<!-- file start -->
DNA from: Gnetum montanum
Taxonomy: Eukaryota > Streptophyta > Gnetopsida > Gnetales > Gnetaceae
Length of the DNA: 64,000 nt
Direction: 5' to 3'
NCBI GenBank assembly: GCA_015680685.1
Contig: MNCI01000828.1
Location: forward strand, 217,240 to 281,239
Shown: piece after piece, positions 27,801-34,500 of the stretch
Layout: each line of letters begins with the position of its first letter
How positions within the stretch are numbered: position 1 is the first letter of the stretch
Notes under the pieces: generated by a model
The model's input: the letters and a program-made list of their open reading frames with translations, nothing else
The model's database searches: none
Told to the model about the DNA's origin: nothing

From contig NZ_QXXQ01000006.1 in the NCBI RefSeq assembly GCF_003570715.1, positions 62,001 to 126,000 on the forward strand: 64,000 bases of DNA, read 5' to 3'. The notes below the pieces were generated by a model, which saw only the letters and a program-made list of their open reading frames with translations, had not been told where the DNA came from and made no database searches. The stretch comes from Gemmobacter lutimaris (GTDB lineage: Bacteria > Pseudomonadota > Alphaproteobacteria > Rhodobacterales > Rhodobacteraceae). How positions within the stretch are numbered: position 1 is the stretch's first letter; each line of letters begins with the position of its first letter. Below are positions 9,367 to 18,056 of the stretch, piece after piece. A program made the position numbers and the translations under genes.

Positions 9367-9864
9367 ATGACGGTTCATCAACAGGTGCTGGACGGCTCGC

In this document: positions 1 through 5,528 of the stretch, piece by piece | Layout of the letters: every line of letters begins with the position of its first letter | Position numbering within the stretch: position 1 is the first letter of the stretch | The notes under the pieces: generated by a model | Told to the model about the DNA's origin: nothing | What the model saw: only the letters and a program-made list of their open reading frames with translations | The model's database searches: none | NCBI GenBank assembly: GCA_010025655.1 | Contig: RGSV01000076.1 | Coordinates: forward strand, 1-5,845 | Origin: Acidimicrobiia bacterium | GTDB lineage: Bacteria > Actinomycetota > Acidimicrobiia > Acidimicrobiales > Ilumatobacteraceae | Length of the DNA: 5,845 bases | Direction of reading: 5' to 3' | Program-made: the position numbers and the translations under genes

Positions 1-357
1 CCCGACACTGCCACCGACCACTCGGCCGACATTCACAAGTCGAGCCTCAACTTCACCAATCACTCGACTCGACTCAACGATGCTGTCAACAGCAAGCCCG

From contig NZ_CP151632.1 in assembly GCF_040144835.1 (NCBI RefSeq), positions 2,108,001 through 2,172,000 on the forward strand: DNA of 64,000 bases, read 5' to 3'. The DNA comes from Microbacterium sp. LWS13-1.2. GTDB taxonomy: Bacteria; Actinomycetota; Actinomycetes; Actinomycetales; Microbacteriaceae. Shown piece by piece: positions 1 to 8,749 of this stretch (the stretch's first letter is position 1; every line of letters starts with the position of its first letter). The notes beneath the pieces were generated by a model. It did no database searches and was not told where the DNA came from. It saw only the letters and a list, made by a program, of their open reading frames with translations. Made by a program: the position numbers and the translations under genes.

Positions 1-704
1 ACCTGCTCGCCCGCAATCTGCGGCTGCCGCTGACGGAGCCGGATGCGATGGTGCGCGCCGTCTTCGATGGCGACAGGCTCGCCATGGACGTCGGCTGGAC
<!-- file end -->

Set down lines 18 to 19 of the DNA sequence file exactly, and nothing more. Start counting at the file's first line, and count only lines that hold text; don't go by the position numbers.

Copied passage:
In this document: positions 1 through 5,528 of the stretch, piece by piece | Layout of the letters: every line of letters begins with the position of its first letter | Position numbering within the stretch: position 1 is the first letter of the stretch | The notes under the pieces: generated by a model | Told to the model about the DNA's origin: nothing | What the model saw: only the letters and a program-made list of their open reading frames with translations | The model's database searches: none | NCBI GenBank assembly: GCA_010025655.1 | Contig: RGSV01000076.1 | Coordinates: forward strand, 1-5,845 | Origin: Acidimicrobiia bacterium | GTDB lineage: Bacteria > Actinomycetota > Acidimicrobiia > Acidimicrobiales > Ilumatobacteraceae | Length of the DNA: 5,845 bases | Direction of reading: 5' to 3' | Program-made: the position numbers and the translations under genes

Positions 1-357